During my travels as president-elect, I often spoke about the challenges and opportunities of becoming 21st-century libraries that incorporate new formats, technologies, and ways of learning. By transforming libraries for this new era, we are leaders in a rapidly changing and increasingly global economy that depends on people getting the right information, at the right time, and getting it quickly.
Libraries, freely open to all, are needed now more than ever. There is no other institution as well equipped for guiding individuals in the development of skills in critical thinking, problem-solving, and information and technological literacy. This is our time, this is our opportunity.
Simultaneously, we confront a perfect storm of escalating costs, shrinking financial resources, increased demands for service, and surging usage. Our challenge is to keep moving forward—to build and remodel our libraries and ensure that we have them staffed with individuals who blend traditional and technological skills, anticipate change, and fearlessly adapt to address those changes. To do this, we need support.
The foundation of my presidential initiatives is advocacy, ALA’s strategic goal number one. Libraries cannot thrive without funding and the commitment of communities, institutions, and government officials. By focusing on advocacy in a variety of forms, I continue the tradition of ALA presidents before me.
Here are three ways that advocacy will be advanced in my presidential year:
Frontline fundraising. Responding to the reduced resources at libraries throughout the nation, frontline fundraising will provide information for all libraries—despite size or location—on supplementing their budgets with additional support. A particular focus of this initiative will be how to establish a planned-giving program.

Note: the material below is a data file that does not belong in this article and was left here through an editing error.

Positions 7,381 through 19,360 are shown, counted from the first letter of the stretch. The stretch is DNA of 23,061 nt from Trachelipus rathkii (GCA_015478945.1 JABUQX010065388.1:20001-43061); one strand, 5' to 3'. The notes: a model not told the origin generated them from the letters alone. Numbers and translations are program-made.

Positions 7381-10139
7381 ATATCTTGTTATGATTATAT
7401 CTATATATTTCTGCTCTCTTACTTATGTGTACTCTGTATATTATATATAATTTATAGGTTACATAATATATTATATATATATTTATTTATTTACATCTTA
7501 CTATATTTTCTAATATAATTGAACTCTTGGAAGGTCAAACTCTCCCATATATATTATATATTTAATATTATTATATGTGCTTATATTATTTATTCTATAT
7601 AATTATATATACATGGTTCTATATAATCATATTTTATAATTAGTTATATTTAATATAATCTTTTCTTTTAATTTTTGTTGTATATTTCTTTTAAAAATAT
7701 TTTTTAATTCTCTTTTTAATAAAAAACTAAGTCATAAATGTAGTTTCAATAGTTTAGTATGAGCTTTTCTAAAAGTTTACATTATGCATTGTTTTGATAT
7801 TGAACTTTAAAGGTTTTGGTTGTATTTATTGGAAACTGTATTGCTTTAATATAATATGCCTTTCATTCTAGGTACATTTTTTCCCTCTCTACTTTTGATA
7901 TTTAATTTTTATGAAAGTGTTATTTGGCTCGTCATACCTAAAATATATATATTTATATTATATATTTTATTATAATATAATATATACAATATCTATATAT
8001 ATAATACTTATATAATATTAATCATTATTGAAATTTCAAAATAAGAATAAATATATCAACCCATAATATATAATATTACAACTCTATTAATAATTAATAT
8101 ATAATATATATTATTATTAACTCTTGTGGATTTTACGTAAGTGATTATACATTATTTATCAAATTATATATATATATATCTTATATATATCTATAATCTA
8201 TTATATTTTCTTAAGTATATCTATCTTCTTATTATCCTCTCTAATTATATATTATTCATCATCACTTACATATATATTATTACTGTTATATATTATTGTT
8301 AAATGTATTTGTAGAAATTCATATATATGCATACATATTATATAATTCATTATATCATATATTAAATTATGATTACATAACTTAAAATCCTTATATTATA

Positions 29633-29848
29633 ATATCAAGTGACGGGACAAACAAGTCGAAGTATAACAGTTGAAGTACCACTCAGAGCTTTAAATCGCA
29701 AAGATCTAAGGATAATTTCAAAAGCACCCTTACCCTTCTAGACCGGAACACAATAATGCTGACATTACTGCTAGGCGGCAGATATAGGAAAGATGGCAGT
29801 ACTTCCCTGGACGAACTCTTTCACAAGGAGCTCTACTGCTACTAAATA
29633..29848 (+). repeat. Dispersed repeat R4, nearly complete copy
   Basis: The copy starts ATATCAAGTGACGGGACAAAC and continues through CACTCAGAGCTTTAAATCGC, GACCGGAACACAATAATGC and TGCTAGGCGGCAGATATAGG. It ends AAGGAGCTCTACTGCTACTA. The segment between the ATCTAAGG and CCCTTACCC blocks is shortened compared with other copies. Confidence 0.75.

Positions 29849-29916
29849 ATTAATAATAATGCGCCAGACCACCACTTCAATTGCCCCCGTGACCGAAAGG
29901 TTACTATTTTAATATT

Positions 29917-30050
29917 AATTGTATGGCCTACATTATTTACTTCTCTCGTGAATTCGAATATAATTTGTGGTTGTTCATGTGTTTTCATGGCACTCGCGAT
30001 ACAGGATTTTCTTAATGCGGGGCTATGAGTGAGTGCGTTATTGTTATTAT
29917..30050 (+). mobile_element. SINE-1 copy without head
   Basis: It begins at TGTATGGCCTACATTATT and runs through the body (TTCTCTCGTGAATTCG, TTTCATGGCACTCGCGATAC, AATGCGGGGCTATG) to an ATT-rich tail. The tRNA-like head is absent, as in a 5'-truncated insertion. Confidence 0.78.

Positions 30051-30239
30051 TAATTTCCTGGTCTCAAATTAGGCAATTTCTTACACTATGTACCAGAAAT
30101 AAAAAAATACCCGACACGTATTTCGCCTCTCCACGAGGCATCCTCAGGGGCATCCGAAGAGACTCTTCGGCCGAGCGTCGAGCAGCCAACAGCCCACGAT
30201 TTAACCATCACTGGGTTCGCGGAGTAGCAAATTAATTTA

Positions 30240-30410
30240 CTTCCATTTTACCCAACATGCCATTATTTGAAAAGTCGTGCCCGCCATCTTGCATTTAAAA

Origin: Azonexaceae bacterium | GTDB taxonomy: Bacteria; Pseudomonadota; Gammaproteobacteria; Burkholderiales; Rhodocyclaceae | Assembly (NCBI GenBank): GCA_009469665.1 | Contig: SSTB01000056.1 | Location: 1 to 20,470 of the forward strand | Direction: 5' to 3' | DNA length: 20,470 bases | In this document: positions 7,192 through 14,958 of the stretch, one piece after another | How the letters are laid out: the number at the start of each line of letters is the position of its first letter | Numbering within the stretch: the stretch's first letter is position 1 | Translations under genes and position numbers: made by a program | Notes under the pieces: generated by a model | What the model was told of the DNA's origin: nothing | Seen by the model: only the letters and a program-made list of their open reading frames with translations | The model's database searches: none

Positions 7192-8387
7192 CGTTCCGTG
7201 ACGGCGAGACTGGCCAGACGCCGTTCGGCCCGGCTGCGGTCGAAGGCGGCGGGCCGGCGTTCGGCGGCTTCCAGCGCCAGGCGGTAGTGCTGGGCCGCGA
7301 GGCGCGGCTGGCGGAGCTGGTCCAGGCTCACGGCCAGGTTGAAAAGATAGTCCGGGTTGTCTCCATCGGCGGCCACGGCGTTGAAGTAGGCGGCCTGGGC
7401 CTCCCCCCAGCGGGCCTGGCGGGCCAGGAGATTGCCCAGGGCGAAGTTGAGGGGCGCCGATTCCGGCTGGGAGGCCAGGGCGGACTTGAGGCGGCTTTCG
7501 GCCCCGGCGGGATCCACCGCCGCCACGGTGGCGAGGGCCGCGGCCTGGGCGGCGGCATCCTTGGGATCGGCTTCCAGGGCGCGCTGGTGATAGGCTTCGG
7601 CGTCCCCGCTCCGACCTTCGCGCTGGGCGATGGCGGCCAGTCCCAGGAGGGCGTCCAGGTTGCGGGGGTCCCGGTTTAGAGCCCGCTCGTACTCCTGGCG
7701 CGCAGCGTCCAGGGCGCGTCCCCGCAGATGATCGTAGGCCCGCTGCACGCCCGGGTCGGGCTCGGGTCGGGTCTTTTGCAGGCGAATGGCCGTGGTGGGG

“Why I Need My Library” contest. This initiative is aimed at growing a new generation of library supporters and philanthropists-kids and teens whose YouTube videos will be incorporated into the ilovelibraries and atyourlibrary websites. The prize money the winners receive will come with the requirement that it be donated to their school or local public library.
"Our Authors, Our Advocates." Authors are not only the natural allies of libraries, but often celebrities in their own right. As the project manager for the National Book Festival in Washington, D.C., over the past decade, I have personally witnessed the eloquence of America’s most creative writers.
"Our Authors, Our Advocates" was launched in June during my inauguration at ALA's Annual Conference in Washington, D.C., with Marie Arana, author and veteran editor of The Washington Post’s “Book World”; Carmen Agra Deedy, storyteller, children’s writer, and recent winner of ALA's Association for Library Service to Children's Pura Belpré Award; Sharon Draper, author of books for teens and winner of multiple Coretta Scott King awards (presented annually by the Coretta Scott King Committee of ALA’s Ethnic and Multicultural Information Exchange Round Table); and Brad Meltzer, author of political thrillers.
Their impassioned presentations, along with the public service announcements and interviews taped with them and other authors at the conference, are available for libraries to use in their advocacy programs. In addition to this partnership with America’s authors, a “Cultivating Your Local Notables” toolkit will be developed with information on how to identify and enlist local celebrities as your library’s advocate.
During my presidential year, I will be on leave from my position as outreach projects and partnerships officer at the Library of Congress. As ALA president, I will dedicate myself wholeheartedly and unreservedly to representing and advocating for our Association, our libraries, and library staff everywhere.